Joy Diaz

City Reporter

Joy Diaz has been a reporter with KUT on and off since 2005. Since joining KUT, Joy has covered education, healthcare and immigration. She is now the station’s city reporter.

Originally from Mexico, Joy moved to the U.S. in 1998 when her husband Luis was transferred from his job in Mexico City to train workers in a telecommunications plant in Virginia. While there, Joy worked for Roanoke's NPR station WVTF.

Joy speaks English and Spanish, which is a plus in a state like Texas. She graduated from Universidad de Cuautitlán Izcalli in Mexico City with a degree in journalism. In 2008 she took a break to devote herself to her two young children, before returning to the KUT studios. She loves reading, painting and spending time engaging with the community.  

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Health
8:30 am
Tue March 31, 2015

How an Austin Company's Using 3D Printing to Shape the Future of Breast Reconstruction

The lab at TeVido, a company in Austin that's working on producing nipples and breasts for reconstructions.
Filipa Rodrigues/KUT News

In 1998, the federal government mandated that breast reconstructions after a mastectomy be covered by health insurance. That was the last time anything really big happened in the field of breast reconstruction, and while it was a huge development, it wasn't an improvement to the procedure itself.

But an Austin company is aiming to transform outcomes for breast reconstruction patients through the use of 3D printing technology.

Warning: This story contains some frank discussions and revealing images of human anatomy.

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Austin
10:10 am
Wed March 25, 2015

Boot Camp Helps Small Business Owners Build Entrepreneurial Strength

PCW, a small construction business in Austin, Tex.
Ilana Panich-Linsman/KUT News

Hispanics are twice as likely to start a small business as any other group in the United States, according to a report commissioned by the U.S. Hispanic Chamber of Commerce.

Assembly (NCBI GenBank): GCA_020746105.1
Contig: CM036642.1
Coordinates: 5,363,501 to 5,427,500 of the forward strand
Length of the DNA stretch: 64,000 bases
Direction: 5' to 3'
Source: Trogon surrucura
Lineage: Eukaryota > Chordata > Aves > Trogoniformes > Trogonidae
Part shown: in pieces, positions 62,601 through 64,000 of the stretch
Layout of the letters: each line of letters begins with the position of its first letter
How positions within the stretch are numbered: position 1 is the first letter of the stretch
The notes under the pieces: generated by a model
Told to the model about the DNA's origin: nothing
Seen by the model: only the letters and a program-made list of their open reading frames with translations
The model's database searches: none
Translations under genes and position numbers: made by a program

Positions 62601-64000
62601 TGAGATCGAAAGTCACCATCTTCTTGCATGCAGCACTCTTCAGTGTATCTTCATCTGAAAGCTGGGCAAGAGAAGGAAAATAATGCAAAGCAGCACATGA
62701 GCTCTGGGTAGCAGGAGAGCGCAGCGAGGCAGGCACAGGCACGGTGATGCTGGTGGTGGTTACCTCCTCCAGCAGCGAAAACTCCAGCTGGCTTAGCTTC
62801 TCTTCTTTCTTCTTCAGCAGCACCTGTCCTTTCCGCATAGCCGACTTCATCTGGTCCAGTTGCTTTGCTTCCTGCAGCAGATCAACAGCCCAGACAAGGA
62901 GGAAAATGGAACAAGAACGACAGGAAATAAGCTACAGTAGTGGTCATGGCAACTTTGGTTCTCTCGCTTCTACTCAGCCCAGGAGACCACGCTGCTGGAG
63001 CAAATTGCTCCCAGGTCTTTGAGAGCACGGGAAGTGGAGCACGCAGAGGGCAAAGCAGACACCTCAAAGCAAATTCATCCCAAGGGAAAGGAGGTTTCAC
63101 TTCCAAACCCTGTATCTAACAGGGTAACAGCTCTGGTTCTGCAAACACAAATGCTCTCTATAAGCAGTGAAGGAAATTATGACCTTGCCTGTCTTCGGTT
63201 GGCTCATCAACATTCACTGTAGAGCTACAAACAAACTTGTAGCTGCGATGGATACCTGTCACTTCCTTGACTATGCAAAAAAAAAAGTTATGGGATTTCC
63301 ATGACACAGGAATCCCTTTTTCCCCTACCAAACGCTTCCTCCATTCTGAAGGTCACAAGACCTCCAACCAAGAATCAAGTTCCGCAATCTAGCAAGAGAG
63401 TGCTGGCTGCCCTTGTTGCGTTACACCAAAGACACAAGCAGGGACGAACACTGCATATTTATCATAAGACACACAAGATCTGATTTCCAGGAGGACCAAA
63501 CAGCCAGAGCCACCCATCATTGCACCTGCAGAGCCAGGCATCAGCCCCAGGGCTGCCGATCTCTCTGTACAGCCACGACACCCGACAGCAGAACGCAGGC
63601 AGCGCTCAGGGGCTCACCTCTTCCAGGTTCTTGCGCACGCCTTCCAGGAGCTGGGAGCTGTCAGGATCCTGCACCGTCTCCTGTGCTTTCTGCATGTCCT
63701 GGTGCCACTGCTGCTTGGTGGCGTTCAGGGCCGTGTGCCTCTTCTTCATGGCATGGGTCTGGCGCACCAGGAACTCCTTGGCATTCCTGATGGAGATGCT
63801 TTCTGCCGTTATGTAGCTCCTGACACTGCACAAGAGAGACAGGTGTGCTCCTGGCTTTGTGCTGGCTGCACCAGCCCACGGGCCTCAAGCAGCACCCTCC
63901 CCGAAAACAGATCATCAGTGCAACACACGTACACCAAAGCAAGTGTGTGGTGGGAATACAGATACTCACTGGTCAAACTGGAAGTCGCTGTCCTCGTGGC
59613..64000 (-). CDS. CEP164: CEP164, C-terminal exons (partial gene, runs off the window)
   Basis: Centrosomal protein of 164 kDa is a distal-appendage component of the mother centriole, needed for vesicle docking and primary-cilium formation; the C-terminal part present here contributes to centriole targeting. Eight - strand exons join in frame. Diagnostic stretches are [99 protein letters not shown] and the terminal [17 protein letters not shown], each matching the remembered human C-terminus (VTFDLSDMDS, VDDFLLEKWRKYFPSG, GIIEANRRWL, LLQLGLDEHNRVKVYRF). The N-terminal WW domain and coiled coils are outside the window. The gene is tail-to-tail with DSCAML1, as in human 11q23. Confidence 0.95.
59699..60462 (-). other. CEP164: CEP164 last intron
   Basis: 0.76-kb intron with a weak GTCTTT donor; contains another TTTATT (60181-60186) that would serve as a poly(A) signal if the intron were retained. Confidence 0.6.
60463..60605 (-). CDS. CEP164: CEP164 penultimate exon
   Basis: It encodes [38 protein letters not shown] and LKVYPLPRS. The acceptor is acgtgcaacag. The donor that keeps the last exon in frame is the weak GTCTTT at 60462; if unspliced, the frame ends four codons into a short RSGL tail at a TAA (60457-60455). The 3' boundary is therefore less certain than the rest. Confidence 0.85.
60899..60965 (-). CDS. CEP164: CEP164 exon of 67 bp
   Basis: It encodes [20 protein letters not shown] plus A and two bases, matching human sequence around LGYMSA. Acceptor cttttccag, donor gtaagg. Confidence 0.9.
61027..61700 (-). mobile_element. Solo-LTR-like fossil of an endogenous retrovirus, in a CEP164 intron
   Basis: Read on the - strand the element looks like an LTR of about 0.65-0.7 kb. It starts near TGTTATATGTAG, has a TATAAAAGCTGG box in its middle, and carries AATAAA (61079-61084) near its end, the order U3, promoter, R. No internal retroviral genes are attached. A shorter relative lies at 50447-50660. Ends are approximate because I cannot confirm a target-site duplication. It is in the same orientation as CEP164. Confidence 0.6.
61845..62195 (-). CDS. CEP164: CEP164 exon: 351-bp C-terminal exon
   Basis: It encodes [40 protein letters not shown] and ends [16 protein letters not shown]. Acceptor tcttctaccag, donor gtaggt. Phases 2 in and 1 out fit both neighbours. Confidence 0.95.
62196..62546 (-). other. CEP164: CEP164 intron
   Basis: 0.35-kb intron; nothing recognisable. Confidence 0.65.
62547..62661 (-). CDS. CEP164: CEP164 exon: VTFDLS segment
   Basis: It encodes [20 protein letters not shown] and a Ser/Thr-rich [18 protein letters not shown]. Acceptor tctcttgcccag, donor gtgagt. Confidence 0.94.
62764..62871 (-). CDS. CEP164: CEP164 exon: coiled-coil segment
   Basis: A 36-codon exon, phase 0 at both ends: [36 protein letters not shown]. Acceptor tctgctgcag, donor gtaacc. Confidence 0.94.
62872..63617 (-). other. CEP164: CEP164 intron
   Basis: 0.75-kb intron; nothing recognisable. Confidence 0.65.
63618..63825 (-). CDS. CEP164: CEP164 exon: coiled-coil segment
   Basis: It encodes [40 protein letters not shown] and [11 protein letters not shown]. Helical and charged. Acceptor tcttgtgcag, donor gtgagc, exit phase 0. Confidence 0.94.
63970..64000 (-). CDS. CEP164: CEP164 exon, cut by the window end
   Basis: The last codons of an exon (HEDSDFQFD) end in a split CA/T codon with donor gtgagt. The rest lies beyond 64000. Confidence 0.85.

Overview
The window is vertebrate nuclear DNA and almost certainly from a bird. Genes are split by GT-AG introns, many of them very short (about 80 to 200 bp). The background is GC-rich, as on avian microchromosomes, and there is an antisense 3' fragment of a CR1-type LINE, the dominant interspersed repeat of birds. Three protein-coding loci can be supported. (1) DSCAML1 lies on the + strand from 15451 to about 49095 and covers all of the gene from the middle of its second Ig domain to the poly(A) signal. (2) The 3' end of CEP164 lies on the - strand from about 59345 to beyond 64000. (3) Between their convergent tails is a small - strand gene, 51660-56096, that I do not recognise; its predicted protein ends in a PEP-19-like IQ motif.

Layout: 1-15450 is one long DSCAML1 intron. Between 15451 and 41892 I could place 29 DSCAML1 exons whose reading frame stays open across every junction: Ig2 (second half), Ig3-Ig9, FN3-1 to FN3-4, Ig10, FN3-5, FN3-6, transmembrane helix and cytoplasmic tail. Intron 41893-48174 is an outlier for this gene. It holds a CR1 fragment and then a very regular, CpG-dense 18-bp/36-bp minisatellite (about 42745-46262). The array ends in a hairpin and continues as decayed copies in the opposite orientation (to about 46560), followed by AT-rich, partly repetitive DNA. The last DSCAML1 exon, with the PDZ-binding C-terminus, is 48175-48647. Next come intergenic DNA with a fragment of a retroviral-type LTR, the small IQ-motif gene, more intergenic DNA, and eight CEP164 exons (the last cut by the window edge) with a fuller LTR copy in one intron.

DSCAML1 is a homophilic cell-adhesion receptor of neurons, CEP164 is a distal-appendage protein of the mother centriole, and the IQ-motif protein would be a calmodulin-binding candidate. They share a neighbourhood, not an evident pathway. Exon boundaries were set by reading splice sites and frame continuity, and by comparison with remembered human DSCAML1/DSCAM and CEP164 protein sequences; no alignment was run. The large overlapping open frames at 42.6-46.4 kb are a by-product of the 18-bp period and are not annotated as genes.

But the failure rate for small businesses is high – nearly 50 percent don't make it. An organization in Austin hopes it can train small business owners the skills to succeed.

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Crime & Justice
10:26 am
Fri March 20, 2015

Can Texans Help Find the 43 Missing Students From Southwest Mexico?

Omar Garcia Velazquez, 24, a student survivor, gives an interview with Mexico's W Radio.
sopitas.com

Next week will be six months since 43 students from a rural teaching school disappeared in Southwest Mexico.

The government of Mexico says the students are dead.

But family members believe the government is misleading them. That's why some came to Texas hoping to keep their case alive.

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Austin
9:37 am
Fri March 20, 2015

In East Austin, A Shared Worship Space Brings Quakers and Muslims Together

Annie Holleman, 27, and Kathy Stanton, 29, sit with other parishioners before a Quaker service in Austin.
Ilana Panich-Linsman/KUT News

Churches are among the most segregated places in the country, according to a study by religious scholar Curtiss Paul DeYoung. He found that only five percent of churches in the U.S. are racially integrated.

But it happens that there's at least one integrated house of worship here in Austin: Muslims and Quakers have been sharing the same space on MLK Boulevard for a couple of years.

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Crime & Justice
1:08 pm
Wed March 18, 2015

In Wake of Last Month's Uprising, Bureau of Prisons Cuts Willacy Facility's Contract

Kate Ter Haar/flickr

The company that runs an immigrant prison in Raymondville, Tex., has lost its contract with the Federal Bureau of Prisons. The facility was nicknamed "Ritmo" – like Guantanamo Bay's Gitmo. But, the reported abuses that earned it its Gitmo-like reputation are not the reason why it lost its contract. The contract was revoked after a two-day riot broke out there last month.

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Texas
11:28 am
Wed March 18, 2015

To Prevent the Next Crisis, CPS Seeks 'Upstream' Solution

Joseph B/flickr

The challenges facing Child Protective Services in Texas are well known. The agency is underfunded and never seems to have enough personnel to adequately care for the thousands of children in its system.

But, this year, the agency did something different: CPS is looking for ways to prevent crises from happening in the first place.

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SXSW